You could construct two separate landing pages, one with “Collect Your Memories” as the headline and the other with ‘The Most Unique and Personalized Gift Ever!” By using tools to collect how often users click and buy — a type of FPD — you could figure out which headline is more profitable and use that information to improve your campaign.

7. To Collect Product Feedback

Requesting product feedback and reviews is another useful type of FPD. Because you are collecting information from your consumers, any recorded feedback or reviews fall under the umbrella of first party data. Marketers and companies can use this data to redesign their existing products, develop new sales, find inspiration for additional features, and more.

8. To Sell Your FPD to Other Companies

Again, any first party data that is sold becomes second party data, and some companies make all of their money this way. Social media companies do this most famously, but anytime you’ve heard of email lists being sold or purchase behavior information being given to complementary businesses, that’s an example of second party data.

And so much more…

First party data is a broad umbrella under which most major marketing ideas, functions, and best practices come from. It’s the first type of data most companies use, and it is often the most valuable, although zero-party data is set to become the next star-child.

5 Common Ways Businesses Collect First Party-Data

If you’re a business operating in any capacity, you’ve already collected some types of first party data — at the very least, the data collected when you make a sale. Here are a few of the most common ways businesses collect FPD:

1. Pixels

Pixels, or site tags, are bits of code that are dropped into the header of your website pages. Every time a user loads a particular page, there’s a bit of communication that happens between that code and whatever service the pixel or tag belongs to. This communication sends anonymous information about the user, including demographic information, the actions they took on the page, and more.

Pixels are most famously associated with Facebook and Google Ads, and they are essential to any business marketing themselves online. You can figure out how to get and install your Facebook pixel here, and you can learn more about Google remarketing tags here.

2. Email Captures

There are countless ways to collect email addresses, but the most common include:

  1. Putting an email sign-up on key website pages like your homepage.

  2. Collecting them in person.

  3. Collecting them during an eCommerce or in-person checkout.

  4. Collecting them as part of a rewards program.

  5. Collecting them in return for a PDF or other type of free information.

All major website platforms support email captures and integrate with other major email service providers. Email service providers are the companies that act as a database for your emails and allow you to contact people through them. Major ESPs include:

  1. Gmail

  2. Outlook

  3. HubSpot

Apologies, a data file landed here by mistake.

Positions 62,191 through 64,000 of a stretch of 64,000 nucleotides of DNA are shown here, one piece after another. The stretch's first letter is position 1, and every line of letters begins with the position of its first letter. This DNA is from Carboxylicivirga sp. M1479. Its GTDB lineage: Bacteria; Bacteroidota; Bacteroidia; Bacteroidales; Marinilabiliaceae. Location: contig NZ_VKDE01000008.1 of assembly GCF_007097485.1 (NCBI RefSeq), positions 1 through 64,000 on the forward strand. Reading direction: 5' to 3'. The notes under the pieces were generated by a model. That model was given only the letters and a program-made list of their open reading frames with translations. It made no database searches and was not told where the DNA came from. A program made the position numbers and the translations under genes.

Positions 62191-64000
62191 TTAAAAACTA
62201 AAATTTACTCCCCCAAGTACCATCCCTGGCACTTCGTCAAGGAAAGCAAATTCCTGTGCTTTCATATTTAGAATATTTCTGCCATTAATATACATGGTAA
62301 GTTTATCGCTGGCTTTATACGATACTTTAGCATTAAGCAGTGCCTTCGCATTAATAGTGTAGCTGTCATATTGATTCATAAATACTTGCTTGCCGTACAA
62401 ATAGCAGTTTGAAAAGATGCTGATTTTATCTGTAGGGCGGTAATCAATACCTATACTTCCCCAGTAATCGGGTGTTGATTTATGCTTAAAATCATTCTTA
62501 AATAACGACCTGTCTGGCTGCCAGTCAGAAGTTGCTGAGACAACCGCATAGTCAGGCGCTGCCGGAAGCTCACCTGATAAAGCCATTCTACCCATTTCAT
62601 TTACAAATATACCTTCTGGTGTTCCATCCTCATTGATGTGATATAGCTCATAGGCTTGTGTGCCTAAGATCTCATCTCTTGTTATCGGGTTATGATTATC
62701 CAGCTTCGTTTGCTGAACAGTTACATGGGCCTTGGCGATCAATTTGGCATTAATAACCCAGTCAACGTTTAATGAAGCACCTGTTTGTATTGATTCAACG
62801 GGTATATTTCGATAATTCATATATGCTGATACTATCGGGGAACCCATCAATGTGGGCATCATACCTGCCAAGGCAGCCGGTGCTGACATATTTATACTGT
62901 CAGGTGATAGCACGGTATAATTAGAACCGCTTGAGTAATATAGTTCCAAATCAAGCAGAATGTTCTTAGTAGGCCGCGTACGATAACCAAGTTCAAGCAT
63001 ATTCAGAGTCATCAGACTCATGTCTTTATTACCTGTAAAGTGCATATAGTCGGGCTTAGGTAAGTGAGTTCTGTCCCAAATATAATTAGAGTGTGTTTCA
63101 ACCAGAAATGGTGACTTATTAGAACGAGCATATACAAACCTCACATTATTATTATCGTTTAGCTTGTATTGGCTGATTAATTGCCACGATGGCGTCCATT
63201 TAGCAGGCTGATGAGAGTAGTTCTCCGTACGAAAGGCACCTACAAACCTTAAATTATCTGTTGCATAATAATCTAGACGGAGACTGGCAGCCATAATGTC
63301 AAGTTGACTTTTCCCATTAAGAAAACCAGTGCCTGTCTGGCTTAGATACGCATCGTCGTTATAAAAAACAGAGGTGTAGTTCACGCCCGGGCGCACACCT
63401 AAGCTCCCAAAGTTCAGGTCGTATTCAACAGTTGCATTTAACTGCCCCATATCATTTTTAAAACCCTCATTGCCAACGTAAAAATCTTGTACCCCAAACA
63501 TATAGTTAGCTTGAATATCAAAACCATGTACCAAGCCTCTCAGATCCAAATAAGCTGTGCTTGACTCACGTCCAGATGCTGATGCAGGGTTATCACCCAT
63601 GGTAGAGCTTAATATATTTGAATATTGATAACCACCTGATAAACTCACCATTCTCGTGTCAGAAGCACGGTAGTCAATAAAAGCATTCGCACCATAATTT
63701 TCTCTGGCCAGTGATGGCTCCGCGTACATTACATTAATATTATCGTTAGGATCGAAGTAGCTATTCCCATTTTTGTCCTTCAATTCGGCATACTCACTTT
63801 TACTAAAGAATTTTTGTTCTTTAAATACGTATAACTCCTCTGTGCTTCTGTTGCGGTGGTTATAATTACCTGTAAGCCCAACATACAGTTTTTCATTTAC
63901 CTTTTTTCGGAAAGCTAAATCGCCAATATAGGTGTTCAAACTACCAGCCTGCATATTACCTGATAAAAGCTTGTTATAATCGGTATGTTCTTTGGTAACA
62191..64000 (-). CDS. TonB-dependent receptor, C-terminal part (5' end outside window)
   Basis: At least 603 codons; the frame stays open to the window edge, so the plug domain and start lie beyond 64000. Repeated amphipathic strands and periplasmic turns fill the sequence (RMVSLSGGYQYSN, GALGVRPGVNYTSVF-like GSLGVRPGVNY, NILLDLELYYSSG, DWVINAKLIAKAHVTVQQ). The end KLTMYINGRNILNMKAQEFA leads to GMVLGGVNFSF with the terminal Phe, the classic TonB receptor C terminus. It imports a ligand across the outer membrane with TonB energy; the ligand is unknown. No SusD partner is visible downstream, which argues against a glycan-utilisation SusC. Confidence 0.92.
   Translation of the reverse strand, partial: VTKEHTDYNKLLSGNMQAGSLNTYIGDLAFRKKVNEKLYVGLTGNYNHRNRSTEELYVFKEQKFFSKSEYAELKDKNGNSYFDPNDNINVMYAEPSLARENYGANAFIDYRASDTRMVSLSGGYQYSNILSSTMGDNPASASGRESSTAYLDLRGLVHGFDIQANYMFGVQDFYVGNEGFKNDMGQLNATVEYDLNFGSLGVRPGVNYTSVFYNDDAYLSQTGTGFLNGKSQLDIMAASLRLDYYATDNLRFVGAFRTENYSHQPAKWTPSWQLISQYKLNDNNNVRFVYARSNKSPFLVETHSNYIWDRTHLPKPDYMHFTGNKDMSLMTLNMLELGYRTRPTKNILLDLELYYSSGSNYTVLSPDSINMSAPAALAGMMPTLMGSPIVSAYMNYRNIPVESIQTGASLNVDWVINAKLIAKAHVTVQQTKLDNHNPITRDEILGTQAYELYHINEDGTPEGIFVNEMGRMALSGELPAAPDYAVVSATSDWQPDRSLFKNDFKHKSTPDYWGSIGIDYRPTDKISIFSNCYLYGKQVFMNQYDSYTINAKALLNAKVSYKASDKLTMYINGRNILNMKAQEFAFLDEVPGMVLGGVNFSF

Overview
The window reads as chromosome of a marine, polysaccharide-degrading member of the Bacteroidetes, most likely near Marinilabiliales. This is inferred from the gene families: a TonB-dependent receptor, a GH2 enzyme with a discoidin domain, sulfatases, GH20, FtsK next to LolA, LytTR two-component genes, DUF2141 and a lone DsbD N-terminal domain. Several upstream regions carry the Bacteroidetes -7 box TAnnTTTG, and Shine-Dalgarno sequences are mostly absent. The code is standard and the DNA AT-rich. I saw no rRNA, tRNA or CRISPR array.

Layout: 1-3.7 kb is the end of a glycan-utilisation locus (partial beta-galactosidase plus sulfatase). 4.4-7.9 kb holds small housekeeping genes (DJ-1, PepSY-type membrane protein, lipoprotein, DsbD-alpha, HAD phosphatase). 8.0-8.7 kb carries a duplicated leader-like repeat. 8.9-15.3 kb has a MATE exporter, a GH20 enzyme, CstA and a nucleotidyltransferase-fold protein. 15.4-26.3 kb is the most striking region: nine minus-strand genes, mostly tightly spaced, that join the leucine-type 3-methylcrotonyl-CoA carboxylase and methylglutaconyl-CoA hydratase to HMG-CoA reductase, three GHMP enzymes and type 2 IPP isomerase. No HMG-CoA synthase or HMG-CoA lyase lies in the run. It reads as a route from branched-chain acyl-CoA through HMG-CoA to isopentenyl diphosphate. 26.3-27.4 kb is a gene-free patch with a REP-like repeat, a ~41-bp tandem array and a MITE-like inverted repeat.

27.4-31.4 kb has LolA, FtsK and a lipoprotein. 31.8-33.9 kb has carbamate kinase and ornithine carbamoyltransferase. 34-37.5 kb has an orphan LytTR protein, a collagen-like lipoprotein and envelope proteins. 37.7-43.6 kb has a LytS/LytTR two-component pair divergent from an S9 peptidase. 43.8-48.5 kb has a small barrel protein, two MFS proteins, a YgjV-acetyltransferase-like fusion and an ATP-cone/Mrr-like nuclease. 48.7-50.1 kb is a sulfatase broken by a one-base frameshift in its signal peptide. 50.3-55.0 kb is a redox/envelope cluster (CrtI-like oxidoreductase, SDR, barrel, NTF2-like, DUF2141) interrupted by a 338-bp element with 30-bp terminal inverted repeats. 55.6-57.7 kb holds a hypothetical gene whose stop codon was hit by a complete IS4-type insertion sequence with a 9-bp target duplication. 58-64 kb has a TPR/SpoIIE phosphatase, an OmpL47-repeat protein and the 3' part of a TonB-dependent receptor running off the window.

4. ActiveCampaign

  5. Drip

  6. MailChimp

Your choice will depend on your needs, although we are partial toward Gmail for personal use and ActiveCampaign and Drip for businesses.

3. Point-of-Sale Systems (POS)

Your POS is what gives you the ability to accept payments. It is most often used in reference to the software that powers your terminal, although most POS systems include and communicate with an online payment gateway as well.

Each time a card is swiped, information about that customer is collected. Some of this information, like purchase amount, product purchased, etc. happens automatically, and other information like email addresses, preferences, etc. are collected voluntarily when requested by the business to the customer.

The best POS systems tie directly into your CRM, allowing you to use that data to educate your marketing decisions. For example, let’s say you have a product that expires every three months. You could export all of the customer email addresses who purchased three months ago, tag those addresses in your CRM or ESP, and send a targeted email to those customers with a discount because you know it’s around the time they should be purchasing again.

4. Customer Relationship Management Systems (CRM)

CRMs come in all types and variations, but they are fundamentally a way for you to centralize all the information you need to contact and interact with prospects and customers. CRMs usually include a combination of email sending and creation tools, SMS messaging tools, landing page tools, customer profile information, and email automation capabilities.

5. Manual Input via Call Centers and Employees

While first party data is much more efficient and effective when collected automatically, there is plenty of reason and opportunity to collect FPD when your team is working with your customers. Manual collection of FPD includes collecting email addresses at trade shows and writing down data from inbound sales calls.

Companies are always in pursuit of more FPD, and the best system for your company will inevitably change over time — look at data collection as a consistent effort. The cleaner, more refined, and more actionable your FPD, the better you will be to use it.

First Party Data: No Longer the Best for Marketers or Consumers

Here’s the issue. First party data is clearly one of the best tools marketers and companies have to grow their businesses, but it is a world away from perfect. For starters, users don’t own their data, meaning their personal information is constantly exploited by data-driven companies, and companies are stuck with patchwork data that doesn’t always integrate.

The solution? Give users back ownership of their data and use blockchain technology to pay users to interact with advertisers. This new model is a win-win for both users and advertisers because users have incentives to choose brands that they are genuinely interested in and advertisers eliminate ad spend and build loyalty and trust.

This gets to the heart of zero-party data — by creating an infrastructure that allows for opt-in ads to occur at scale, advertisers will have more complete, more active pools of users to engage. It eliminates so many of the headaches of targeting while giving users back control of their data that is currently harvested without their consent from internet barons like Google, Facebook, and Amazon.

Think it sounds too good to be true?

See how is building that world right now.